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Risk-based Analysis ToolsPUBLIC ACCESS

Shrinking Robots and Growing Processors are Taking Minmally Invasive Techniques Where they have Never Gone Before.

[+] Author Notes

John Latcovich is fleet manager, rotating equipment; Evangelos Michalopoulos is a senior consulting engineer; and Bernie Selig is a consultant and retired vice president for technology with the Hartford Steam Boiler Inspection and Insurance Co. in Hartford, Conn.

Mechanical Engineering 120(11), 72-75 (Nov 01, 1998) (4 pages) doi:10.1115/1.1998-NOV-3

Abstract

American Society of Mechanical Engineering’s (ASME) risk-based inspection methodologies are being used to optimize and prioritize equipment overhaul and maintenance, and upgrade decisions. Hartford Steam Boiler Inspection and Insurance Co. (HSB) collaborated with ASME in developing these guidelines, and it used the ASME methodologies to develop its risk-based decision tools for steam turbine generators. The ASME Risk-Based Inspection Guidelines define five primary steps in developing risk-based programs. These are system definition, qualitative risk assessment, system assessment ranking, inspection program development, and economic optimization. In order to differentiate between turbines and generators in several types of service, the team designed a questionnaire that requires the owner or operator to identify equipment design features, monitoring capabilities, past operating and failure history, as well as current operating experience, inspection, and maintenance practices. The STRAP program is presently in the beta-testing phase, where 30 different turbines representing eight different manufacturers and three different industries have been analyzed. Full implementation of the program is expected to occur in the fall of 1998.

Critical Process-Industry Turbines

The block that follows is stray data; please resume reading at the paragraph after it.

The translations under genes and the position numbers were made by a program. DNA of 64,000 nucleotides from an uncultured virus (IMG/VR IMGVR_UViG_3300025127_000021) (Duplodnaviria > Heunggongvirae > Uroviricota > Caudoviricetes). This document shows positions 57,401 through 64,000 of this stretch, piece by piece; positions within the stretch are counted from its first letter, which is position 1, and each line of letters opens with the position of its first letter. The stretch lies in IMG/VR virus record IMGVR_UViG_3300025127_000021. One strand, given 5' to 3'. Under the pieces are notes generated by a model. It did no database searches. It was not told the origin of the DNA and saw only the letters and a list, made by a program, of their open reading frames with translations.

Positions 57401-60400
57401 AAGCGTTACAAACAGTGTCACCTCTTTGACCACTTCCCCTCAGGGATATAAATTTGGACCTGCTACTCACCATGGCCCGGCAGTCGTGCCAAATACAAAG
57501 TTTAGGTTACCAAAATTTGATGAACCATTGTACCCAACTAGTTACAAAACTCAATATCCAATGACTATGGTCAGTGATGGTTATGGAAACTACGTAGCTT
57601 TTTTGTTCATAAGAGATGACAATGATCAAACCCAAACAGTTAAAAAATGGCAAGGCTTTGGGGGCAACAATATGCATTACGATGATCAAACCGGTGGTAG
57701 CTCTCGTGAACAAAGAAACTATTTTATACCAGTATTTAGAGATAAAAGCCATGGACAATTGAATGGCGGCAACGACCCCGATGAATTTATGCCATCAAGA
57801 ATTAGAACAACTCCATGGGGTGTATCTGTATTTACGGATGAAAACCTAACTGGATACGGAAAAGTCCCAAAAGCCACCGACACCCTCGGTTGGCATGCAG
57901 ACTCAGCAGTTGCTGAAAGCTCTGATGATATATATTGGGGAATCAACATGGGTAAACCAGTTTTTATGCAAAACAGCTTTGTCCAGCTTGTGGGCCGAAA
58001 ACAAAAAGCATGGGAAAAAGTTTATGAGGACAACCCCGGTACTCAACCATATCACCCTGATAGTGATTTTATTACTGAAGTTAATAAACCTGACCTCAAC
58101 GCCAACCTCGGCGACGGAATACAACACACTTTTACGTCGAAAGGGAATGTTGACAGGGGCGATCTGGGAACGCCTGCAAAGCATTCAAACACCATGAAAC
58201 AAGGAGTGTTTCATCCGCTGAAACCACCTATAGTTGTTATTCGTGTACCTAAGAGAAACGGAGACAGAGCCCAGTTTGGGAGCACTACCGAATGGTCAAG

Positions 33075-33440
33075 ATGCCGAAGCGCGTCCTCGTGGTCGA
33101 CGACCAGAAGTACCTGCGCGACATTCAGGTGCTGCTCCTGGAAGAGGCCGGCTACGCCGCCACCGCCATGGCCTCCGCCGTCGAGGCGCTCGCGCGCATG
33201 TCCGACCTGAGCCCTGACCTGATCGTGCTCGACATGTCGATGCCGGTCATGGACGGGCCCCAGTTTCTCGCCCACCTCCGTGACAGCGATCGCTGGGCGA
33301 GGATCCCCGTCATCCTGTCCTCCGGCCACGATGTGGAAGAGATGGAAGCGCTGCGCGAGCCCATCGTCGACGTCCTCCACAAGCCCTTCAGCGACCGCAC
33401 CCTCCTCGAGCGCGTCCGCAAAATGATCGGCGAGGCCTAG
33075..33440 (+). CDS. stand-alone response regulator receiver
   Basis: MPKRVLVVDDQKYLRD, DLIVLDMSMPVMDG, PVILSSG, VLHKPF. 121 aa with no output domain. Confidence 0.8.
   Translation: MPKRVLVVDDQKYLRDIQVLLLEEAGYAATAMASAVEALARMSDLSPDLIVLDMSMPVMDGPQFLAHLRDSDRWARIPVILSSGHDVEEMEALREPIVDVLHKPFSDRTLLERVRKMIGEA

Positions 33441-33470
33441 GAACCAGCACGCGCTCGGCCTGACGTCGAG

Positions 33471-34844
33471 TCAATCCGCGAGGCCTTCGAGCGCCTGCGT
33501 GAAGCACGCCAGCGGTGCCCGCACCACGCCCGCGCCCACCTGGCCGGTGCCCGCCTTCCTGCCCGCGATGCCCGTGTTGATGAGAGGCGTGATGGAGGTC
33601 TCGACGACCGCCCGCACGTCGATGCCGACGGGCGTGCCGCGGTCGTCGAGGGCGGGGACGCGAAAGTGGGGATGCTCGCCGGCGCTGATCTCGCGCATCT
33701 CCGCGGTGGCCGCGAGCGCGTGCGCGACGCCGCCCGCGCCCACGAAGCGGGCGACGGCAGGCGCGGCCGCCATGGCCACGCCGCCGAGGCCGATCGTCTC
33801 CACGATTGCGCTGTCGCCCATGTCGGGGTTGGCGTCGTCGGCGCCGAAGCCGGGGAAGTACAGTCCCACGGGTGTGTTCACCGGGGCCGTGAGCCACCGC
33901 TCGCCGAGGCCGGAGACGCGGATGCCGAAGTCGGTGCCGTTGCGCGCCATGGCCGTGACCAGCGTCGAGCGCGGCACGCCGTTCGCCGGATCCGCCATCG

While the time interval between outages is the major concern for the power generation industry, the availability of steam turbine applications during production operations is the primary concern in the manufacturing and process industries. The photo below shows a typical process steam turbine rotor. When steam turbines are heavily integrated into plant processes, loss of the steam turbine will shut down the process and result in substantial lost production and revenue. Examples of this situation include boiler feed pumps, line shafts for the pulp and paper industry, blowers and generators for the iron and steel industry, and compressors for the refinery, petrochemical, and chemical process industries. In these and other process industries, the cost of the steam turbine, on a relative basis, represents only a fraction of the process plant’s assets. However, each day of lost production attributable to the turbine can result in lost revenue that may reach $1 million per day. This is the critical factor to consider when developing a risk-based analysis tool for the process industries. To quantify the risks associated with steam turbines in critical process service and assist maintenance staffs in making decisions for these critical turbines, HSB assembled a team of manufacturing, process (refinery and petrochemical), turbine repair, consulting engineering, and insurance industry experts to develop a qualitative risk-based tool, which was named STRAP (Steam Turbine Risk Assessment Program). The team included rotating equipment experts from the Dow Chemical Co., Equilon Enterprises LLC, CF Industries, Stone Container Corp., Hickham Industries, Revak Turbomachinery, Radian Corp., and HSB. The development process for this risk model was nearly the same as TOOP. A system including the associated components and subcomponents was established for the steam turbine. Because of the wide variety of steam turbine configurations used in the different process industries, these turbines were separated into five different size and speed classes and four different operating regimes. Failure probabilities and consequences were established for each of the different turbine classes, operating regimes, subcomponents, and applicable failure modes. Risk consequence here is lost production time, expressed in terms of days or in equivalent lost revenue, and/or added expense per day. This approach was used because the cost of the equipment is considered to be inconsequential compared with the amount of lost production revenue. This differs from the situation in the power industry as reflected in TOOP, where consequence was expressed as the cost to repair or replace a failed subcomponent during an unscheduled outage. To account for the differences in service between units, the STRAP model also uses a detailed questionnaire. The responses are used to raise or lower the baseline subcomponent failure probabilities and consequences based on the specifics of the unit being analyzed. As in the power generation risk model, once the baseline steam turbine subcomponent failure modes, probabilities of failure, and associated consequences have been established, then risk can be calculated. Risk-ranking results for a typical turbine are displayed in the screen shot on page 73. The chart displays the percentage of risk by major component; it also ranks the subcomponent risk’s contribution to the total component risk and ranks the failure-mode contribution percentage for each specific subcomponent. From this information, the risk drivers for each of the subcomponents can be identified, and appropriate recommendations can be established to reduce risk in these areas. Risk reduction recommendations and what-if analysis capabilities are provided in the model, as well as the capability of evaluating the return on investment for implementing the recommendations. The risk-based analysis method has cost benefits for almost any industry and type of equipment. As with TOOP, the total risk for the steam turbine can be compared on a relative basis with other steam turbines in a company’s inventory as well as in the industry as a whole. A turbine can be compared with other units in its class, within a company, with comparable industry units, with similar manufacturer’s units, and with similarly driven equipment. This information is important because the results can be used to develop risk-driven inspection plans and to prioritize maintenance actions, spares support, and other turbine decisions for a plant’s or corporation’s fleet of steam turbines. The STRAP program is presently in the beta-testing phase, where 30 different turbines representing eight different manufacturers and three different industries have been analyzed. Full implementation of the program is expected to occur in the fall of 1998. The results to date have been excellent. One major petrochemical company has saved more than$300,000 for spares as a result of STRAP analyses conducted for it during the beta-testing phase. Spares that would normally have been procured were found to be low in risk (not critical); this justified not making the purchase and saved the company money.